Stepper and servomotors have long been popular in high-end manufacturing and heavy industry. With advanced control features, these motors represented an excellent investment, but were much too expensive for many low-end applications.

Due to several factors related to mass manufacturing and the open-source movement, stepper and servomotors have dropped in price, and novel control solutions that integrate open-source architectures are coming online.

Open revolution

During the late 20th century, technology reached a point where high-tech advances required not just an engineering degree and a machine shop, but also a chain of technological knowledge and rights that were difficult, if not impossible, for a small company to obtain. Of course there was innovation, such as the proliferation of IBM-compatible PCs, or even those that ran on an Apple OS or Unix. The operating system running each computer was proprietary as was the hardware inside, meaning systems could only be customized to a certain point. An alternative was introduced in 1991 when Linus Torvalds released the free and open-source Linux operating system.

Fast-forward nearly 30 years, and Linux itself has evolved and matured, becoming a vital part of the computing ecosystem. However, this open concept is traceable even further back to Richard Stallman’s GNU project from the early 1980s, has had far-reaching effects. The open-source concept eventually spread to hardware, in large part because of Arduino’s introduction as an open computing platform in the early 2000s. This open-source model is now starting to make its way into actual open-source silicon, such as chips based on the RISC-V open instruction set architecture (ISA). This means that not just software and dev boards, but the actual microcontrollers that power them, can be open source as well. This represents freedom not just from the expense of purchasing the design, but also the ability to modify things to suit a specific project’s needs.

Mass manufacturing for sophisticated motors

Along with, and arguably because of, this open-source revolution, stepper motors, servos and brushless DC (BLDC) motors started to see more demand in consumer-level applications. The 2010 time frame brought affordable 3D-printing and other computer-controlled tools, along with the proliferation of drones and personal robotics. This meant that advanced motors and controllers were needed in larger quantities. With the need for more advanced motors, mass manufacturing continued to drive prices down, supplying more market entrants into this cycle.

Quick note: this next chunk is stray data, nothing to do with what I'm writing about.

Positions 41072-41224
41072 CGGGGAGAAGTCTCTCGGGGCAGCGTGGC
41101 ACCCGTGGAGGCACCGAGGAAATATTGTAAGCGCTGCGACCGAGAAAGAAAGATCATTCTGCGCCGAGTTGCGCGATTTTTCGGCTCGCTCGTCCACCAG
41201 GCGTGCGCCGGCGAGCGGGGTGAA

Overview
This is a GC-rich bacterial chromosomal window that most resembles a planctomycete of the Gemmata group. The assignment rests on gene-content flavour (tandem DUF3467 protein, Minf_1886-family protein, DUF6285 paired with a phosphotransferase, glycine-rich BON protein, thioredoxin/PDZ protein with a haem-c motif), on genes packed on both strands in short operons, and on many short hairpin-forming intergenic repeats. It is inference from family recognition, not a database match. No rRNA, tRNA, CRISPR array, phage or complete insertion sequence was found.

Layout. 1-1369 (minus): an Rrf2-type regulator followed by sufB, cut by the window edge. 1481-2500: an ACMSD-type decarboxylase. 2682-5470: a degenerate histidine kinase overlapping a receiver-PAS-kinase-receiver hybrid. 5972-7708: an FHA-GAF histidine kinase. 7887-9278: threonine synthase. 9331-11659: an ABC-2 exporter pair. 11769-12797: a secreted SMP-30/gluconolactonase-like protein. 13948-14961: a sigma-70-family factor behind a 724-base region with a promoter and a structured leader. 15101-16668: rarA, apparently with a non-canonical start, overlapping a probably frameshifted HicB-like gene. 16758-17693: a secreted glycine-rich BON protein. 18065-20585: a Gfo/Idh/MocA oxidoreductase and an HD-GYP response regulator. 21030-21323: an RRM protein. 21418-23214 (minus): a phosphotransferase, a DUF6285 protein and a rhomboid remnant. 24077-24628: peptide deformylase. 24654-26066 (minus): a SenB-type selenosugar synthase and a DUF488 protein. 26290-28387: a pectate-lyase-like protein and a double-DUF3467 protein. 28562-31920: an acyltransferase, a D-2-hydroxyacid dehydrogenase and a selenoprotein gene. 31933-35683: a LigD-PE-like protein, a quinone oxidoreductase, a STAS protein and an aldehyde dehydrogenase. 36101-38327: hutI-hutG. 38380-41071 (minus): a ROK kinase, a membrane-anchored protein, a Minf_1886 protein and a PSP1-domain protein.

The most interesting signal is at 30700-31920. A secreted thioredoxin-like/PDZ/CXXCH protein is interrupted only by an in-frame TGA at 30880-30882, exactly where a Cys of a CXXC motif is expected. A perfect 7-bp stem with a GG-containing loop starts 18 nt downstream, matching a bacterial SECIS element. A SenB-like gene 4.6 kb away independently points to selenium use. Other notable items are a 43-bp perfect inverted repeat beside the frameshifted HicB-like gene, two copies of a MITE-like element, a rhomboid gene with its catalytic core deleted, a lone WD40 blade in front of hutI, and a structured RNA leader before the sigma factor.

The result is sophisticated motors at a price never before seen, along with a wide variety of readily available supporting hardware. This kind of motor requires more involved control, but as processing power has improved and miniaturized, low-level functions can be passed off to embedded motion controllers. In some cases, this hardware can be integrated into the motor itself, for a true all-in-one solution that does not require constant supervision by a higher-level microcontroller unit (MCU).

Open-source ISA motor control

Consider that when open-source concepts are applied to motor controller hardware, this has benefits beyond cost and availability in the form of time savings and the ability to customize things to suit an application. Trinamic is taking advantage of this with their recently announced Rocinante family of motor drivers. These drivers feature an embedded RISC-V ISA core, which allows for enhanced features such as condition monitoring and predictive maintenance capabilities.

While the RISC-V architecture is stable and battle-tested, system designers might reasonably question the long-term support for such a system in applications with long development cycles. This is addressed directly by the non-profit RISC-V Foundation, which states that, “RISC-V ISA delivers a new level of free, extensible software and hardware freedom on architecture, paving the way for the next 50 years of computing design and innovation.”

So while chip designs change rapidly, the underlying architecture is meant to last decades — an eternity in computer hardware terms. This might be optional for some consumer applications, but for industrial, medical and military hardware, which go through arduous qualification processes and customizations, being able to maintain systems in the long term is critical. Using RISC-V architecture, system engineers can design rapidly and rely on hardware that will be supported far into the future.

Trinamic, a global leader in embedded motor and motion control, is a major supporter of open-source software, hardware and now silicon with the Rocinante RISC-V motor controller project. This expands on current product offerings, which feature a wide variety of motors and drives, system-on-modules, and motion controller ICs. With these components, system designers can implement advanced motion control in this expanding field, without having to be experts themselves.